for electric guitar and tape
OR 6 electric guitars and 2 electric basses
2011 | 10"
Commissioned by The Juilliard School | Dance Division
Choreography by HAYLEE NICHELE
Electric Guitar 1 (LIVE)
Electric Guitar 2
Electric Guitar 3
Electric Guitar 4
Electric Guitar 5
Electric Guitar 6
Electric Bass 1
Electric Bass 2
N.B. This can be performed in an "Electric Guitar and Tape" configuration, à la Steve Reich's Electric Counterpoint, with the musician playing live against a pre-recorded version of the other 7 parts (recorded by the performer). It can also be performed with all the parts played live.
I met Gabriel on the last day of the 2010 Bang on a Can Summer Festival at MassMoCA, in North Adams, Massachusetts. I was a composer fellow at the festival, and Gabriel was a "civilian" who had come down with some friends from his native Montréal to see the final seven-hour Marathon concert.
It being the last night of the festival, after the Marathon ended we all packed into the Mohawk bar—which has, sadly, since closed down—to celebrate the previous three weeks and to say our good-byes. It was the only bar within walking distance from MassMoCA, so I wasn't surprised to see Gabriel and his friends had ended up there, too. I downed some liquid courage and introduced myself.
The connection was intense and immediate despite (because of?) the language barrier. We spent the whole night together. And then he had to go home to Montréal, and I had to get back to New York. True to his word, we stayed in touch. He was studying German at the time, and thus did an anglophone and a francophone end up closing our long letters to each other with “tschüss!”, the German slang for “bye!” or “see ya!”.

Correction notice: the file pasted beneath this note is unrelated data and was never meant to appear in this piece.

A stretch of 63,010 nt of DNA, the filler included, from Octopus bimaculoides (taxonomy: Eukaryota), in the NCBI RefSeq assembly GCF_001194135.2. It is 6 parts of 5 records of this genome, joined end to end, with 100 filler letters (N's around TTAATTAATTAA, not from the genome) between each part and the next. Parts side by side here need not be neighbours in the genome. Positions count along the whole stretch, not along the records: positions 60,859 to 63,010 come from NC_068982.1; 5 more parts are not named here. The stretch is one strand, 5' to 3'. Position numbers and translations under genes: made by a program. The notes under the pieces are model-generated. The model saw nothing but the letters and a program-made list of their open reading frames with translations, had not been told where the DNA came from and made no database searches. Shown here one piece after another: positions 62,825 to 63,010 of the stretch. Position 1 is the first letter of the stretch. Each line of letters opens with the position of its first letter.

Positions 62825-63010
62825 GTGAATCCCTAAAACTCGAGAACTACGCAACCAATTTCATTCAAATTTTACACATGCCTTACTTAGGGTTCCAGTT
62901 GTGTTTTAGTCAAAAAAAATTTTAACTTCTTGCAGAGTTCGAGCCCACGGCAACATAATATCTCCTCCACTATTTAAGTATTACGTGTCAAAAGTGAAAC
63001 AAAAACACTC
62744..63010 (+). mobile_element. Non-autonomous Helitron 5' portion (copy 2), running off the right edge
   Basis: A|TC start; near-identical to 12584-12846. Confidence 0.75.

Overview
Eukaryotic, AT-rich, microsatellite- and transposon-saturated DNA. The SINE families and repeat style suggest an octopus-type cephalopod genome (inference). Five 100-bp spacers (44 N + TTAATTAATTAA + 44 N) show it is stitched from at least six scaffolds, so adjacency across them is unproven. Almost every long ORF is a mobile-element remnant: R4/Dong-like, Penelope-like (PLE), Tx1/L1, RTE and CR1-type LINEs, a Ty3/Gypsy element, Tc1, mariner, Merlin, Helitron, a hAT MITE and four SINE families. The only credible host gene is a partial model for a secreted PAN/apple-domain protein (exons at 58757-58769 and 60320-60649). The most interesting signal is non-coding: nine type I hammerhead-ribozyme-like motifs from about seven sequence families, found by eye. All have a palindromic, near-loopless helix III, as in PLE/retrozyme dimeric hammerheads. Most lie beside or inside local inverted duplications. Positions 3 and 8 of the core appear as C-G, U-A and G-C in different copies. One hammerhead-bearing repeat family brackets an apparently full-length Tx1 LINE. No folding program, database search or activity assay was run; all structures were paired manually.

That February, I went up to Montréal to visit. We got to know each other better, explored his city in the extreme cold and snow, talked as much (and slept as little) as we could. And then I had to say good bye—in the bus station, over in an instant, just like that—and come home.
Around that time, my dear friend Haylee Nichele was bracing herself for a big good-bye of her own: her impending graduation from Juilliard's Dance Division, and the likely scattering of her friends to the four corners of the earth. We'd collaborated before, on You Are Alive, and she asked me to write some music for the dance she was choreographing for the 2011 Juilliard Dance Senior Production. So I wrote this piece about, and for, our good-byes. I needed the most passionate, raw, powerful, sincere and vulnerable music I could find, which led me, without irony, to the sound-worlds of late-80s/early-90s arena-rock and Brahms.
Tschüss is dedicated with love and affection to Haylee and Gabriel, my two favorite Canadians, and still two of my closest friends.